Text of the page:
Justice: Largest WVa county to ‘aggressively’ test for virus
CHARLESTON, W.Va. (AP) — West Virginia Gov. Jim Justice made an impassioned plea Monday for as many people as possible — healthy or otherwise — in the state’s most populous county to get tested for the coronavirus in an attempt to slow its spread.
In announcing plans for “massively, aggressively” testing people in Kanawha County, Justice said at a news conference that multiple testing sites will be available this week.
The county, whose seat includes the capital of Charleston, leads the state by far in active virus cases with at least 980 in a state with nearly 4,000 active cases. The county has at least 77, or 23%, of the state’s 337 virus-related deaths.
“If we don’t test more people, we’re not going to beat this disease,” Justice said. “I feel in my gut that we have an opportunity here and to be able to put a stranglehold on this terrible killer. I want to stomp it out.”
Four weeks into the public school year, classrooms have yet to open to students in Kanawha County because the rate of virus cases exceeds the state-mandated threshold for in-person classes.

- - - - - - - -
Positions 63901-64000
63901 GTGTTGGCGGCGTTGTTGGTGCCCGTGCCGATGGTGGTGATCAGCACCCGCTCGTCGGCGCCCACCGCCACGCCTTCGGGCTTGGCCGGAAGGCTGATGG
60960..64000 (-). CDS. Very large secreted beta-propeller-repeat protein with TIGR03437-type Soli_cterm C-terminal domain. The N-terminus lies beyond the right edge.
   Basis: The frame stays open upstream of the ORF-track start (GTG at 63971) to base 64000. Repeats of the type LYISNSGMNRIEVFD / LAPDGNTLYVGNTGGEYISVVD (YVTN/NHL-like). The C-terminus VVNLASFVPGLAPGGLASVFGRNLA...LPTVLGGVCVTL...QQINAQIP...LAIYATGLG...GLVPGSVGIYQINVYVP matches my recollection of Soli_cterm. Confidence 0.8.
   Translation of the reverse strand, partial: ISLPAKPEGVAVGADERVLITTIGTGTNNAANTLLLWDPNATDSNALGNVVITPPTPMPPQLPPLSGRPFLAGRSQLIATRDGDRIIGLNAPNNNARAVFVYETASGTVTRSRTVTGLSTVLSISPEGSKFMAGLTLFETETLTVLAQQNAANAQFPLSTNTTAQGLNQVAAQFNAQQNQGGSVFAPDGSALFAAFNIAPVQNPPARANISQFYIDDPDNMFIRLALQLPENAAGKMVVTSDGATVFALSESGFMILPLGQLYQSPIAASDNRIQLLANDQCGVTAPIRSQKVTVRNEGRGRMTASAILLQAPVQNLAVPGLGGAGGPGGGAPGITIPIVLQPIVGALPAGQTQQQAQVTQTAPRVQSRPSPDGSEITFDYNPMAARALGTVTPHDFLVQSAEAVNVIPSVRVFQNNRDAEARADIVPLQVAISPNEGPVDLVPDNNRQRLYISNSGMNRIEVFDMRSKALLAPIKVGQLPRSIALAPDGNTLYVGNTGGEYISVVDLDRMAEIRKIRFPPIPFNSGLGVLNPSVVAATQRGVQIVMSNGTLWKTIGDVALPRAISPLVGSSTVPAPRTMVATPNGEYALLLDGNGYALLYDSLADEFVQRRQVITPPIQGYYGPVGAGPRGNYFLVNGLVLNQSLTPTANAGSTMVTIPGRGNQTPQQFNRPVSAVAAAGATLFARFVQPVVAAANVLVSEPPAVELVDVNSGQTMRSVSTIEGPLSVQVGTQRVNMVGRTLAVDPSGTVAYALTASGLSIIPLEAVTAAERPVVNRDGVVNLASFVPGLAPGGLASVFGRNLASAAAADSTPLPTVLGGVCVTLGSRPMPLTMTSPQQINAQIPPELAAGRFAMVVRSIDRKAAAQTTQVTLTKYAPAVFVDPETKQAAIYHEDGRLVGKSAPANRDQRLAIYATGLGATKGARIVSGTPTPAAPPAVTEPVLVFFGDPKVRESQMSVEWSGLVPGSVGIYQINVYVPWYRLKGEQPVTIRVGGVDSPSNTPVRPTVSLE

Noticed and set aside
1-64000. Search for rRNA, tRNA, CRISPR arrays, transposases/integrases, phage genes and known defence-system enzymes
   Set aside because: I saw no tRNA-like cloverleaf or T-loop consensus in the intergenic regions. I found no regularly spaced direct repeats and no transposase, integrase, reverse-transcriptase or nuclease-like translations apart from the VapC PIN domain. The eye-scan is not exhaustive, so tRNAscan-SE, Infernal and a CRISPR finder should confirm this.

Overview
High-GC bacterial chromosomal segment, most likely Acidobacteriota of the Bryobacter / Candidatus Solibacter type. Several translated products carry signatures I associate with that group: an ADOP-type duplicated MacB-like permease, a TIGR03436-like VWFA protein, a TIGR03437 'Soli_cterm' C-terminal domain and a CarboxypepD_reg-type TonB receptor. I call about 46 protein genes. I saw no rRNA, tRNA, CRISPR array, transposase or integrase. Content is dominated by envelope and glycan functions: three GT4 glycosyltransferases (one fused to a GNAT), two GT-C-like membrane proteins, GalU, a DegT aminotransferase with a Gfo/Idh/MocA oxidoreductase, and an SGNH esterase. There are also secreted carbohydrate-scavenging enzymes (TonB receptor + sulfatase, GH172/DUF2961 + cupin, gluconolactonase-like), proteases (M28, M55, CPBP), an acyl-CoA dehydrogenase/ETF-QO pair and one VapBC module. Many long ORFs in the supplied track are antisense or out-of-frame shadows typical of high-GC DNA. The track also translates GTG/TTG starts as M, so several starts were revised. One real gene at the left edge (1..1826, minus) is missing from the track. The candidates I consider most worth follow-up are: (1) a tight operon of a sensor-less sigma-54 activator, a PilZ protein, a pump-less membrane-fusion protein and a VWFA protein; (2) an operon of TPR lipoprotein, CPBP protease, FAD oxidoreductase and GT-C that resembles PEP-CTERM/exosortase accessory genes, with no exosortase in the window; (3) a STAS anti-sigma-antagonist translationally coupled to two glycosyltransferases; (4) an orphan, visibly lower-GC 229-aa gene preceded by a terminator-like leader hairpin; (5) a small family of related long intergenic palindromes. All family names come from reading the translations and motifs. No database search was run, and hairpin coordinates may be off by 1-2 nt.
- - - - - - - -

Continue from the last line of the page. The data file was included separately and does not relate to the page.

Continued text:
Justice said the goal of the amped-up testing isn’t just to reduce the percentage of positive tests enough to allow students to return to classrooms or to play sports. The Republican governor also stressed that virus testing in general is not only meant for the sick. People who feel healthy should get tested anyway because there’s a chance that someone who is asymptomatic could unknowingly spread the virus, he said.
Justice used a private school in Kanawha County as an example. The Bible Center School in Charleston held in-person classes earlier this month despite a ban on such instruction in the county. The school, which eventually switched to virtual instruction, offered to have everyone tested at the school, including students.
The governor said about 220 people were tested with one coming back positive — someone who, if not tested, could have infected others in a county that can’t seem to slow the virus’ spread.
“As we identify these people that don’t even know they’ve got it, then we’re going to win this battle,” Justice said. “The more we confirm the people that have got this, and we isolate them and let them get well without infecting others, the better we’ll be. That’s the only way to win this.”
Other officials at the news conference, including state Department of Health and Human Resources Secretary Bill Crouch and state National Guard adjutant general Maj. Gen. James Hoyer, joined Justice in pleading for residents to get tested no matter their health status.
“If you’re the significant spreader, we need to get you off and isolated,” Hoyer said.
The virus usually results in only mild to moderate symptoms, but is particularly dangerous for the elderly and people with underlying health problems.
Most of the state’s 55 counties had minimal community transmission of the virus. Still, Justice urged residents there, “don’t drop your guard. (It) doesn’t mean we can all just run through the streets with our mask off.”